Autumn is the season of change, with green leaves turning color and temperatures cooling. It's also the season of hay fever, or allergic rhinitis.
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"Fall is a very common season for seasonal allergies to kick in," says Dr. Li.
And ragweed is usually the biggest culprit.
"If an allergic person with ragweed sensitivity goes outside, they inhale ragweed pollen grains — little pollen plant proteins — that land in the lining of the nose," says Dr. Li. "And in that allergic person, there is an inflammatory response or an allergic response that causes the swelling, the runny nose and the mucus production" — …
… making life miserable for people with seasonal allergies.
"Nasal congestion, sneezing, runny nose, maybe itching of the nose or the mouth, as well as similar eye symptoms — eyes water, turn red or get itchy," says Dr. Li.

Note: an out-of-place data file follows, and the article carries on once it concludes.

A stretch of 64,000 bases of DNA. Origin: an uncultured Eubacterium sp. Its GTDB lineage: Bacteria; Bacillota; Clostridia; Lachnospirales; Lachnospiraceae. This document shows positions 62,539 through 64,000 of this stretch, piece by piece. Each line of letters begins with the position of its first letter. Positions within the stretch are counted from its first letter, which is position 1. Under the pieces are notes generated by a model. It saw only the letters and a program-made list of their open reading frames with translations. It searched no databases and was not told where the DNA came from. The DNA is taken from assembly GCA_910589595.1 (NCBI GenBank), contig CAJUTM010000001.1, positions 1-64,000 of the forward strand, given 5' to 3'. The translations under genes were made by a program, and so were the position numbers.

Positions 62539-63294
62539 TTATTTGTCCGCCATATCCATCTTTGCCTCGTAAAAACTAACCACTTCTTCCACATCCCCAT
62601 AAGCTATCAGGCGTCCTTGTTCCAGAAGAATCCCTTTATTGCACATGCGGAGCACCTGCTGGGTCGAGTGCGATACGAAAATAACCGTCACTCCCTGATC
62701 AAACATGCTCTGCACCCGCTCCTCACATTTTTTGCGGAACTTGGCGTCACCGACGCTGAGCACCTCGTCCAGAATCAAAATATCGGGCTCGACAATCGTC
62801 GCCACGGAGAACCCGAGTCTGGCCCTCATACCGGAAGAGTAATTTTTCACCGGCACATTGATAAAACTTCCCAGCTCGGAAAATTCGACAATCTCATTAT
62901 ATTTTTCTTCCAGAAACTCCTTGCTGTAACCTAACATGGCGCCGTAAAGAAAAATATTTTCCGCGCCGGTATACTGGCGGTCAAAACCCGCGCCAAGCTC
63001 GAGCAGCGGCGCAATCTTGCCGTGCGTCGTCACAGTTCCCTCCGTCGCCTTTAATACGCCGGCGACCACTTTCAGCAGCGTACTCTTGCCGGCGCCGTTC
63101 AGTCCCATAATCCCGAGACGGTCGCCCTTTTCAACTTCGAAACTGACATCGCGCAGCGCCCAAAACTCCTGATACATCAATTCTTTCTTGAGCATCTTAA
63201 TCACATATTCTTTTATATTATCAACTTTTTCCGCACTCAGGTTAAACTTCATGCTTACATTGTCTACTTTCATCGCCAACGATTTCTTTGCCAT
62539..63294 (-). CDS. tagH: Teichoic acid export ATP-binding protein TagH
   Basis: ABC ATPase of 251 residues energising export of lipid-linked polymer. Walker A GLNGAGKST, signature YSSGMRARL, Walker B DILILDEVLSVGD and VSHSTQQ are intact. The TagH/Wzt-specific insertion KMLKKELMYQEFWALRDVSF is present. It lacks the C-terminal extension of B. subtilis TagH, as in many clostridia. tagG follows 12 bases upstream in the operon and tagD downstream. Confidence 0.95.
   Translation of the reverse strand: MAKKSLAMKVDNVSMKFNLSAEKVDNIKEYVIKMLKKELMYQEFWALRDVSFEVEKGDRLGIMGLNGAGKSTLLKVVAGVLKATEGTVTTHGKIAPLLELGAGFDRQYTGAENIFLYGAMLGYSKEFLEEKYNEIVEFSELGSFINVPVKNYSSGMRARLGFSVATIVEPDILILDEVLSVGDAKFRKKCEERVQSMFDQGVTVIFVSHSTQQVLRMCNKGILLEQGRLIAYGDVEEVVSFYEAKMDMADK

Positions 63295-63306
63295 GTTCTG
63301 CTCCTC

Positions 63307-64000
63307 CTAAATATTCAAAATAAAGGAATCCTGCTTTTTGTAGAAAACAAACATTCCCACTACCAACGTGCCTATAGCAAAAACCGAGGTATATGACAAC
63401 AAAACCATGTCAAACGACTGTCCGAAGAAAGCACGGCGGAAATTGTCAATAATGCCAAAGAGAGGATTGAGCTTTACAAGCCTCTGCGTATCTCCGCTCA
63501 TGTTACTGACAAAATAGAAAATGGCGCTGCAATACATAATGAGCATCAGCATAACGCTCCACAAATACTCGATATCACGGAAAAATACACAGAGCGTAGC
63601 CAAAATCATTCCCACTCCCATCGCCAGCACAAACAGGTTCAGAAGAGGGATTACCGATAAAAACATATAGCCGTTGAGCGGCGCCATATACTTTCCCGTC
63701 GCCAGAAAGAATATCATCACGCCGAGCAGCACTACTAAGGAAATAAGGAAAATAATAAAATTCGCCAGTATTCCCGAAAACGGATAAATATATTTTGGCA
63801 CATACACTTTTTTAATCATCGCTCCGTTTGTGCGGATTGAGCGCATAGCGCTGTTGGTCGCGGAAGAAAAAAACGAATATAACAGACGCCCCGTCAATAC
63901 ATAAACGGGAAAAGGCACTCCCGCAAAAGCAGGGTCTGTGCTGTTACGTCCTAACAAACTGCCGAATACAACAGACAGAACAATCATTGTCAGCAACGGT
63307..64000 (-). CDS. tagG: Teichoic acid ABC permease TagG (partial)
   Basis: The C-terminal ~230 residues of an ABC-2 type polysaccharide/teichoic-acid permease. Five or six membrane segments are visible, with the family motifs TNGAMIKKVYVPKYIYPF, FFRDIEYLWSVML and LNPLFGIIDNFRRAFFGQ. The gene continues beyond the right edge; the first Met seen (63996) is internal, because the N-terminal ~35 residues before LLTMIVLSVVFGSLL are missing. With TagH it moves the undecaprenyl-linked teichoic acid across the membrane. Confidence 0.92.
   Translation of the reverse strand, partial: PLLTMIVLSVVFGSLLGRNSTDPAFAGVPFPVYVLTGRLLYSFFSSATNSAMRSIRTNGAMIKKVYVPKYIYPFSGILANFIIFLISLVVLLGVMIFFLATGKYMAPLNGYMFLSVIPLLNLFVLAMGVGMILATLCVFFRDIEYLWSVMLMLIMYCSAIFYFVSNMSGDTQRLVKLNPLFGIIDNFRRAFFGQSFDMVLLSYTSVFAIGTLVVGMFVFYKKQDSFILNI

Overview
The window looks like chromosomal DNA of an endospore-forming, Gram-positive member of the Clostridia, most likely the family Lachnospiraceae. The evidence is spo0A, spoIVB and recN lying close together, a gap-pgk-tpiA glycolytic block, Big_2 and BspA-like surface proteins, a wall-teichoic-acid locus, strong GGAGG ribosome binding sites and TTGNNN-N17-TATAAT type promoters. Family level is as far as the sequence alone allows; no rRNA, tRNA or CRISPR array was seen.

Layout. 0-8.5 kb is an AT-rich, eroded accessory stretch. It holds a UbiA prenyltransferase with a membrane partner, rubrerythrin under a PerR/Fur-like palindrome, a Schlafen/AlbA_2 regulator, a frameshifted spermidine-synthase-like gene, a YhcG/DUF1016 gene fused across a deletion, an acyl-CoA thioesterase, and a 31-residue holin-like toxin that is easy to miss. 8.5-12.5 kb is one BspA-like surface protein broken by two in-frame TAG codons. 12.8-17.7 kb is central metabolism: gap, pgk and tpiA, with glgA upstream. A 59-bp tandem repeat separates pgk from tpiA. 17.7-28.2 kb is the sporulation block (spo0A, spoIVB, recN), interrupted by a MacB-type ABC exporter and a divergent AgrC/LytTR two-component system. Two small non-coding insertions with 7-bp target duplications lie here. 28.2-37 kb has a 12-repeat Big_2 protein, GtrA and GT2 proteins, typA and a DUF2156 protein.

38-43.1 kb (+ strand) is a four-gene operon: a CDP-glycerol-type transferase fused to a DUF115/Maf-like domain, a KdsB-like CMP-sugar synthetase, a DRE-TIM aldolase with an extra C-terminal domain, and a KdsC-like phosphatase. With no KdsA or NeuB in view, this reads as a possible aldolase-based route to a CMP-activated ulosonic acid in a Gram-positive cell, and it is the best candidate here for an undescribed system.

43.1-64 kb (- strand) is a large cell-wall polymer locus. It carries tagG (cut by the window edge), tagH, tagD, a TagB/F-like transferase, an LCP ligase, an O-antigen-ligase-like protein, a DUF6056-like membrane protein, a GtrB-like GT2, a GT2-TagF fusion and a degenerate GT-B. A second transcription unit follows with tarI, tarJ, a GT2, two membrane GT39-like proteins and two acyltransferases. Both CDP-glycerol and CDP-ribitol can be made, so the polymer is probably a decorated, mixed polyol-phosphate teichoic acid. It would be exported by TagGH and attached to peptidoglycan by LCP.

The first step in getting relief: Reduce your exposure by limiting time outdoors when pollen counts are high. Second: Try over-the-counter medications, like antihistamines, decongestants and allergy nasal sprays, which can help control the symptoms. And if those don't help, make an appointment with a healthcare professional, like an allergist.
"We'll go through the allergy tests, and one of the treatments we will at least talk about would be allergy shots," says Dr. Li. "And the payoff is that their allergy symptoms can be significantly improved."